We Americans have, mostly unthinkingly, bought into the notion that the very best kind of landscape to wrap around a house or other building in a city or suburb is a rigidly controlled monoculture called a lawn. A monoculture in this case is an environment occupied by only one kind of organism. I call the ideal American lawn a monoculture because that is the prevailing attitude as to what a lawn should be. It should contain grass and nothing else. This grass must be cropped short and must not, under any circumstances be allowed to go to seed.
Further, there is a limited array of grasses that are acceptable for use in lawns — mostly blue grasses and fescues. There are thousands of species of grasses. Most are for one reason or another unacceptable as lawn grass in the ideal American lawn. Because of this, not only must the diligent American homeowner spread herbicides for killing broad leaf weeds, which are as pimples on the face of the ideal American lawn, but also the diligent homeowner must also spread herbicides that will suppress the growth of undesirable grasses.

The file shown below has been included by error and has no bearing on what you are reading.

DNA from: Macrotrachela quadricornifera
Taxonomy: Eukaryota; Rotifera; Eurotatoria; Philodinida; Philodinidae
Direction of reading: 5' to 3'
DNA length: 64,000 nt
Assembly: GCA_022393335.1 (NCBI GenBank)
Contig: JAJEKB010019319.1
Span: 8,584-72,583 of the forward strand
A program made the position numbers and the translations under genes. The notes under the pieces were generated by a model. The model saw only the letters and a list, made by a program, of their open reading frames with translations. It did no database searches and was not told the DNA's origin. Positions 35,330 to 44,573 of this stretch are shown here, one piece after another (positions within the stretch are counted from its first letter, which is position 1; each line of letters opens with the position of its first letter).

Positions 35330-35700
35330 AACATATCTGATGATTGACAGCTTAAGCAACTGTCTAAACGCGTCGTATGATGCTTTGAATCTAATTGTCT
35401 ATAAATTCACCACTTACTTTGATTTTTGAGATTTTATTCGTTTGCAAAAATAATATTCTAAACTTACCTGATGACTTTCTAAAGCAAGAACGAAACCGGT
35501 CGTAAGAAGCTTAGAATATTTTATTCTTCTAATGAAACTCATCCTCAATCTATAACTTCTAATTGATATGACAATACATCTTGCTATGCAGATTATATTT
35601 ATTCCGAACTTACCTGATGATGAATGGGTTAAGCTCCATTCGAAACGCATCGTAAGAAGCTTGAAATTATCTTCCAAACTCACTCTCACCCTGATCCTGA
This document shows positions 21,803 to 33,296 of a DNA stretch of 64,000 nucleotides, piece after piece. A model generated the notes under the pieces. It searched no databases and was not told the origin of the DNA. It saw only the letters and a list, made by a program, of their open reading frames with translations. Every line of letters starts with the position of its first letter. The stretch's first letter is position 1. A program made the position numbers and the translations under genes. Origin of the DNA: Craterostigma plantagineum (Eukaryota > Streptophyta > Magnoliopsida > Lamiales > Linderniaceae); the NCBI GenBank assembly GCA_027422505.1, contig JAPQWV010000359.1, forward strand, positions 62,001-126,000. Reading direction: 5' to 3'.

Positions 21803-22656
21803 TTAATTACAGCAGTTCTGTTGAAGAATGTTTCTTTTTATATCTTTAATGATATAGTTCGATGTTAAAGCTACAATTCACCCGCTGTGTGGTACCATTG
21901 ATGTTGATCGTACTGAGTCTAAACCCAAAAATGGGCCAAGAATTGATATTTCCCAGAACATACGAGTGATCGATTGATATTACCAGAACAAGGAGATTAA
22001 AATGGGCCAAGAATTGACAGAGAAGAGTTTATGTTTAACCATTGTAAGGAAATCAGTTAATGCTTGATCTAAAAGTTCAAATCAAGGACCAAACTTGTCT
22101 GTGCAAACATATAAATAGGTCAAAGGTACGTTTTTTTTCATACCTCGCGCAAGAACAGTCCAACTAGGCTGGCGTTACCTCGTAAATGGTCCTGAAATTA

Enormous amounts of energy and resources are expended by American to try to create the ideal lawn. According to Ted Steinberg, a professor at Case Western Reserve University in Cleveland, the lawn care industry as a whole in the United States is about a $40 billion a year industry. That is, he points out, about equal to the entire Gross Domestic Product of the country of Vietnam. What do we actually gain from all those resources, not to mention the person time and effort we may expend on the work ourselves? We get something that we think looks pleasing.
Well, last fall, Meg and I asked the question, “Is that worth the expense, time, effort, and pollution?” And we decided that it was not. But beyond this simple question, what tipped the decision for us was that desire, I mentioned at the beginning of this post, to make our yard more hospitable to wildlife. However pleasing the ideal American lawn might look to our eyes, to the eyes of the wildlife which shares our urban and suburban spaces with us the ideal American lawn looks like essentially barren ground.
Let’s take songbirds as a example. Our diligent application of herbicides (weed killers) means that we eradicate one of the key sources of seeds that songbirds need for food. In addition, our once or twice a week mowing ensures that the grass that is all that is left will also never produce any seeds. The short grass provides no cover for the birds, another necessary element for a hospitable environment for birds.